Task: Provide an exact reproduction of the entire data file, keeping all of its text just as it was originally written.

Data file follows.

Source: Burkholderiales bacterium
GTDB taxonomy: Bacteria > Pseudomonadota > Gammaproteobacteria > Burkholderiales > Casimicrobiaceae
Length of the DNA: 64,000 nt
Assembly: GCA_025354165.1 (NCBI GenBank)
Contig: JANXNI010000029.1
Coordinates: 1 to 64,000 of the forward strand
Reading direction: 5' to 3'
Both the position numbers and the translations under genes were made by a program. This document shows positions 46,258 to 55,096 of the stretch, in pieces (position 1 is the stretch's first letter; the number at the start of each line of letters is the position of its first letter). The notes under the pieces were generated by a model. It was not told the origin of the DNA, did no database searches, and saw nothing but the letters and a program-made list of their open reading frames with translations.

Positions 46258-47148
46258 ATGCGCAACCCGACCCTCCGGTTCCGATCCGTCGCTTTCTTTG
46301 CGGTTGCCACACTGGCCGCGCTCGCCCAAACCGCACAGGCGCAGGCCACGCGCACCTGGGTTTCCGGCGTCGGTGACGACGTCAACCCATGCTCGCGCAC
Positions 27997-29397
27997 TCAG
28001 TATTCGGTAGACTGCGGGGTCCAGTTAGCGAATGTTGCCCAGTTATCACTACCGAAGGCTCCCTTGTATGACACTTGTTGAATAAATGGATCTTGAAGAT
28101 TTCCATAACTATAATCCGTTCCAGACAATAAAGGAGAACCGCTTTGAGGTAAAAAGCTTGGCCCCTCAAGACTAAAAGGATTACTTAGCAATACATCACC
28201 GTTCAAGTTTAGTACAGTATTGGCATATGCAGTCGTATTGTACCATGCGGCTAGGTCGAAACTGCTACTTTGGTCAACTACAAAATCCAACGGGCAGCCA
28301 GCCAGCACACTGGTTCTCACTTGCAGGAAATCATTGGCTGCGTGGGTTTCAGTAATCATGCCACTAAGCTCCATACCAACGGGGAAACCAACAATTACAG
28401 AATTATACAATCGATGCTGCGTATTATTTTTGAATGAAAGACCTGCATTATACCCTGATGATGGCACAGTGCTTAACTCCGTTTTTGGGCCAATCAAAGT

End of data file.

Source: Burkholderiales bacterium
GTDB taxonomy: Bacteria > Pseudomonadota > Gammaproteobacteria > Burkholderiales > Casimicrobiaceae
Length of the DNA: 64,000 nt
Assembly: GCA_025354165.1 (NCBI GenBank)
Contig: JANXNI010000029.1
Coordinates: 1 to 64,000 of the forward strand
Reading direction: 5' to 3'
Both the position numbers and the translations under genes were made by a program. This document shows positions 46,258 to 55,096 of the stretch, in pieces (position 1 is the stretch's first letter; the number at the start of each line of letters is the position of its first letter). The notes under the pieces were generated by a model. It was not told the origin of the DNA, did no database searches, and saw nothing but the letters and a program-made list of their open reading frames with translations.

Positions 46258-47148
46258 ATGCGCAACCCGACCCTCCGGTTCCGATCCGTCGCTTTCTTTG
46301 CGGTTGCCACACTGGCCGCGCTCGCCCAAACCGCACAGGCGCAGGCCACGCGCACCTGGGTTTCCGGCGTCGGTGACGACGTCAACCCATGCTCGCGCAC
Positions 27997-29397
27997 TCAG
28001 TATTCGGTAGACTGCGGGGTCCAGTTAGCGAATGTTGCCCAGTTATCACTACCGAAGGCTCCCTTGTATGACACTTGTTGAATAAATGGATCTTGAAGAT
28101 TTCCATAACTATAATCCGTTCCAGACAATAAAGGAGAACCGCTTTGAGGTAAAAAGCTTGGCCCCTCAAGACTAAAAGGATTACTTAGCAATACATCACC
28201 GTTCAAGTTTAGTACAGTATTGGCATATGCAGTCGTATTGTACCATGCGGCTAGGTCGAAACTGCTACTTTGGTCAACTACAAAATCCAACGGGCAGCCA
28301 GCCAGCACACTGGTTCTCACTTGCAGGAAATCATTGGCTGCGTGGGTTTCAGTAATCATGCCACTAAGCTCCATACCAACGGGGAAACCAACAATTACAG
28401 AATTATACAATCGATGCTGCGTATTATTTTTGAATGAAAGACCTGCATTATACCCTGATGATGGCACAGTGCTTAACTCCGTTTTTGGGCCAATCAAAGT